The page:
Boni National Reserve is both an irony and a fascination. Despite boasting one of the highest density of plant species in the world, it also features prominently on the hot list of many travel advisories. Why, because of its infamous reputation as a haven for the dreaded Al Shabab terror group.
Boni has a 1,339 KM2 area which cuts through the counties of Lamu, Garissa and Tana River. It also runs along the Kenya-Somalia border – all under the care of the Kenya Wildlife Service. In 1976 the government gazetted it as a dry season sanctuary. The sanctuary serves African elephants coming from Garissa and Lamu. Years of poaching has however reduced their populations greatly.
The forest from which the reserve derives its name is an indigenous open canopy forest. It is part of the Northern Zanzibar-Inhambane coastal forest mosaic. The high plant density here has led to Boni’s recognition as a biodiversity hotspot.
But that is not all that is interesting about Boni. The reserve sits in an area that is home to the Boni people. A hunter tribe, the Boni (or the Aweer), are remnants of the early Bushman hunter-gatherer inhabitants of eastern Africa.
Despite Boni’s dark cloud, it still makes for an alluring attraction – though not for the faint-hearted. The reserve still houses the largest population of Topi in Kenya. Hippo, bush pig, warthog, buffalo, common duiker and waterbuck are also in abundance. If you visit, you may also spot common carnivores. Some, like the African wild dog and the Aardwolf, are vulnerable.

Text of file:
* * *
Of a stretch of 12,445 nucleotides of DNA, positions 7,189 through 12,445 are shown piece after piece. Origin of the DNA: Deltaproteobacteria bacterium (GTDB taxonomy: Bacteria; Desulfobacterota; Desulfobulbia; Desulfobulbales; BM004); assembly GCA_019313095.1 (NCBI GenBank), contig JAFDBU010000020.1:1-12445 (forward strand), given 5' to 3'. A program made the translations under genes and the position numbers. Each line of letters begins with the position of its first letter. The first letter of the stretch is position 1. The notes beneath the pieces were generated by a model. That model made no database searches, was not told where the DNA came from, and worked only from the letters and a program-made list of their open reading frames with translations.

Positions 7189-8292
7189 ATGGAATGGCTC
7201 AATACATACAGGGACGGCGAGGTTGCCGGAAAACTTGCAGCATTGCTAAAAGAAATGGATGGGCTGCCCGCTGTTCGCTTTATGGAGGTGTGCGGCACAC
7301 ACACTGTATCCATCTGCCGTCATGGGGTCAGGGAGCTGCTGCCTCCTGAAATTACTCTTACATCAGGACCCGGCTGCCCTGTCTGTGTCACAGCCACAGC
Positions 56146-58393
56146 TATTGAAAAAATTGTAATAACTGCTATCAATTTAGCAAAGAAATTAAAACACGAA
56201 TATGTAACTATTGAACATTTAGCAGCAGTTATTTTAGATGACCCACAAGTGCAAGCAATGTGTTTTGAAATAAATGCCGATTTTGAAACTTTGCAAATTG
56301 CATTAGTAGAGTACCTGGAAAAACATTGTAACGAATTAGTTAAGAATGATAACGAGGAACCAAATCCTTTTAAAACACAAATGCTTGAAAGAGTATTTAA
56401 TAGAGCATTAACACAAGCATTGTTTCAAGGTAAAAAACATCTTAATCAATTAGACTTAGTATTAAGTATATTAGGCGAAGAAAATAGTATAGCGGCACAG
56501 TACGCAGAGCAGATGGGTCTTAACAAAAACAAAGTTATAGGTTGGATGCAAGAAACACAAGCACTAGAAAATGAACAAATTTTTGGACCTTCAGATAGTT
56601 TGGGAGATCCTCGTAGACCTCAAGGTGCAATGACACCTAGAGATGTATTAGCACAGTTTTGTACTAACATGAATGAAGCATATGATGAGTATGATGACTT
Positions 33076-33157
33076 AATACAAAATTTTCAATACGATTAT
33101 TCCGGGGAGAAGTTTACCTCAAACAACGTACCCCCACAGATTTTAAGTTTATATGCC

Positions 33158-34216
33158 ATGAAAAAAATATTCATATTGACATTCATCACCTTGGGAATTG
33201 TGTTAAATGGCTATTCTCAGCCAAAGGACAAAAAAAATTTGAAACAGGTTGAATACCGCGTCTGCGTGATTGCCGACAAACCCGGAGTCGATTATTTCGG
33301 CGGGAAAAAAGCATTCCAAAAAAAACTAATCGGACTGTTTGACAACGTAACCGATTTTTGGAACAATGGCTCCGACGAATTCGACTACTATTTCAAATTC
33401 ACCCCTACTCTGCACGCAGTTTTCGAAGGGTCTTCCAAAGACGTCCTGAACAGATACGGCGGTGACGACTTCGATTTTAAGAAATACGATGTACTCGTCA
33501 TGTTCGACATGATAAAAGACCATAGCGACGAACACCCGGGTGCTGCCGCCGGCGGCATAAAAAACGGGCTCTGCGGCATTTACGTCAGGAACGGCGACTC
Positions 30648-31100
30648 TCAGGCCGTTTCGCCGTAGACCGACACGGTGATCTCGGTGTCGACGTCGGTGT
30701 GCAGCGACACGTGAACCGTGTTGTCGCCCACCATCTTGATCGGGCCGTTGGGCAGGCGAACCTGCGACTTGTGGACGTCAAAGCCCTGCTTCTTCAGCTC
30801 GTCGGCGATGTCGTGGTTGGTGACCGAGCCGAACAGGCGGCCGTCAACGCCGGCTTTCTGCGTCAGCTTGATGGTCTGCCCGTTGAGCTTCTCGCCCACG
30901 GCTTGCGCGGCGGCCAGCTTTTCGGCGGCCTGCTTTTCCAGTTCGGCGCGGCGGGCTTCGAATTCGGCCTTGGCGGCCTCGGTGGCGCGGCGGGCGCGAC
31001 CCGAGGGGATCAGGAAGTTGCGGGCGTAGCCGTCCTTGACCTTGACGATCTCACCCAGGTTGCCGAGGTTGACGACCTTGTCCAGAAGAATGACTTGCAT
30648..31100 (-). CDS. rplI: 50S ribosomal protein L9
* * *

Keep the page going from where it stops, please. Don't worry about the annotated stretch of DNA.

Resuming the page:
The reserve also harbours a collection of mysterious birdlife. The little-known bush shrike and rufous chatterer are a few examples. Boni has had no survey done and hence. This means much of the birdlife here remains a mystery. The Sokoke pipit, a globally threatened species, however, lives here.
Boni National Reserve has the potential to become a game viewers’ paradise. But first, the terrorist and bandit menace has to be dealt with. Until then, it remains a place where one gets in and may most likely never get out!